Your filmography credits span a vast range of genres—there’s horror, comedy, documentary, drama, fantasy, and more in your work. Is there a commonality among this wide variety of projects that draws you to work on them?
I just love movies, all types. I love the experience of being taken to a new place for a couple hours. Movies have the power to do that, whether the goal is to scare you or make you laugh or make you cry or make you learn or all of the above. And the music plays such a big part in this experience. I love making people jump in a scary scene or making people cry in an emotional scene. Whatever type of movie it is I want the audience to have the best experience possible.
What film has been the most thought-provoking to compose a score for, and why?
Good question! I think the films I’ve done that are based on true life stories are probably the most thought-provoking. I approach them in a slightly different way. For example Lone Survivor and Deepwater Horizon are both films that depict true stories where real people lost their lives. While I’m working on films like this I have to consider that the family and friends of these people will probably watch this movie. The last thing I want to do is “Hollywood-ize” the death of their loved ones. I try to be as respectful as possible with the music, approaching these scores with a more subdued tone than I would a purely fictional film. But I still want to give the audience an emotional ride so it’s a slightly different challenge, but also a very rewarding one.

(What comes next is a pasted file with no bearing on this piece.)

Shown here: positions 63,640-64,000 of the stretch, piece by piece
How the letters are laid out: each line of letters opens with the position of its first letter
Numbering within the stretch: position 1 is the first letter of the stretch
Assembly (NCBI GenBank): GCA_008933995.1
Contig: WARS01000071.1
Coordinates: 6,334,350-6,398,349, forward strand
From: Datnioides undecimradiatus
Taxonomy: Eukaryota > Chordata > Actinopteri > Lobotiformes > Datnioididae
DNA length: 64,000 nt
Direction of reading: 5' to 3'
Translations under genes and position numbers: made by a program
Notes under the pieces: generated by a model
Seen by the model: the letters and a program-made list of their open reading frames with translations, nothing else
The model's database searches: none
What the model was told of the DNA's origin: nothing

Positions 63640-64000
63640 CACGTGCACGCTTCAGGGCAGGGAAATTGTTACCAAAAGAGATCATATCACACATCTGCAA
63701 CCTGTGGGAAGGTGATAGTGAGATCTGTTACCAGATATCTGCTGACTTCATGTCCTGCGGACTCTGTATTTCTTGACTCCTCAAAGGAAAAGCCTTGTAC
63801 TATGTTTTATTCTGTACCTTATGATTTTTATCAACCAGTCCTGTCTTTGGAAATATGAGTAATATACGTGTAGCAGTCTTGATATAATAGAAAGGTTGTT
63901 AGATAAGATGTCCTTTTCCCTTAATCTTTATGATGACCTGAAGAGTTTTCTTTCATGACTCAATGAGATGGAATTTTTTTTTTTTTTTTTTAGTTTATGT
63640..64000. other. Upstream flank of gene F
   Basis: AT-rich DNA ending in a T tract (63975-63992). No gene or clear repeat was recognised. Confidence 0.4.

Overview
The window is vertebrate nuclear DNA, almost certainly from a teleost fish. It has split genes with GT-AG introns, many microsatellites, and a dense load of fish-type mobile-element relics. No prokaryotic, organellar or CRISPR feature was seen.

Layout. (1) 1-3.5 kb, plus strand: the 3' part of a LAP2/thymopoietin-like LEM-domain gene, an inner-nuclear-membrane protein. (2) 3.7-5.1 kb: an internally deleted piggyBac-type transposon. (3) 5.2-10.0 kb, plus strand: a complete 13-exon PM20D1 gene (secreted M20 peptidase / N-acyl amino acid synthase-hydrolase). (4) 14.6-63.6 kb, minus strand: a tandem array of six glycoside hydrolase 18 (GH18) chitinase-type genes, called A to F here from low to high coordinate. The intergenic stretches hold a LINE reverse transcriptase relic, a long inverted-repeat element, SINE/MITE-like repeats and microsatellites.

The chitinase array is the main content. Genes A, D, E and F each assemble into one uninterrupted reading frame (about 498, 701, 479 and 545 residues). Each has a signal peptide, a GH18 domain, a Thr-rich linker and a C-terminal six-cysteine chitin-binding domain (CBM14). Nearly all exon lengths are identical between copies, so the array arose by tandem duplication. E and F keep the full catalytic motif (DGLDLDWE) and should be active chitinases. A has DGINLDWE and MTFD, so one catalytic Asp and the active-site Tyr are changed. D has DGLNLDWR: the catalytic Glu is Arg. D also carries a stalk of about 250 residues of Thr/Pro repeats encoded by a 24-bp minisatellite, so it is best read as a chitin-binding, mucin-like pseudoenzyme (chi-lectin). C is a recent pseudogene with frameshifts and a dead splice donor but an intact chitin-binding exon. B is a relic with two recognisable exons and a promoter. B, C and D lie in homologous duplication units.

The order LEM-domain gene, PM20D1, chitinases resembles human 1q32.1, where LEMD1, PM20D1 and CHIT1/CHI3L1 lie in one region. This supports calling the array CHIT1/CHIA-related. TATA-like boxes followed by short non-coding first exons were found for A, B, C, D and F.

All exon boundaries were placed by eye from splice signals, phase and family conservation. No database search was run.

When composing for a film, I’d imagine you are on a fairly tight timeline—with television series, I know it’s even tighter. How do you get past a creative roadblock, especially when you’re on a deadline?
It kind of depends on how tight your deadline is. If you must deliver something in two hours then you just do it, don’t think too much about it, whatever ideas come to mind just go with them. Fortunately I don’t find myself in that position too often. I have found that, for me, the best way to deal with being really stuck on something is to get away from it. Sleep on it if you have the time, almost always the roadblock will be clear in the morning. Or if you don’t have that much time maybe just take a walk or work on something else for a couple hours. Get away from it and clear your mind.
What is the most valuable piece of advice you’ve received in your career?
Wow I’ve been given so much great advice over the years it’s hard to pick one. I think trust your instincts is probably the best basic advice I’ve heard. When I’m writing a piece of music it MUST move me emotionally before I will play it to anyone else. If I’m not so sure about what I’m writing I’m convinced other people can hear that uncertainty in the music. Even if you think this might not be what the director is looking for, if the music is moving you it is worth pursuing. I’ve taken chances and done things that I thought the director might not like, but I like it so let’s give it a chance—then the director ends up liking it. Don’t second guess yourself too much, trust your own voice and you’ll probably be okay.
Photo by Dan Goldwasser/ScoringSessions.com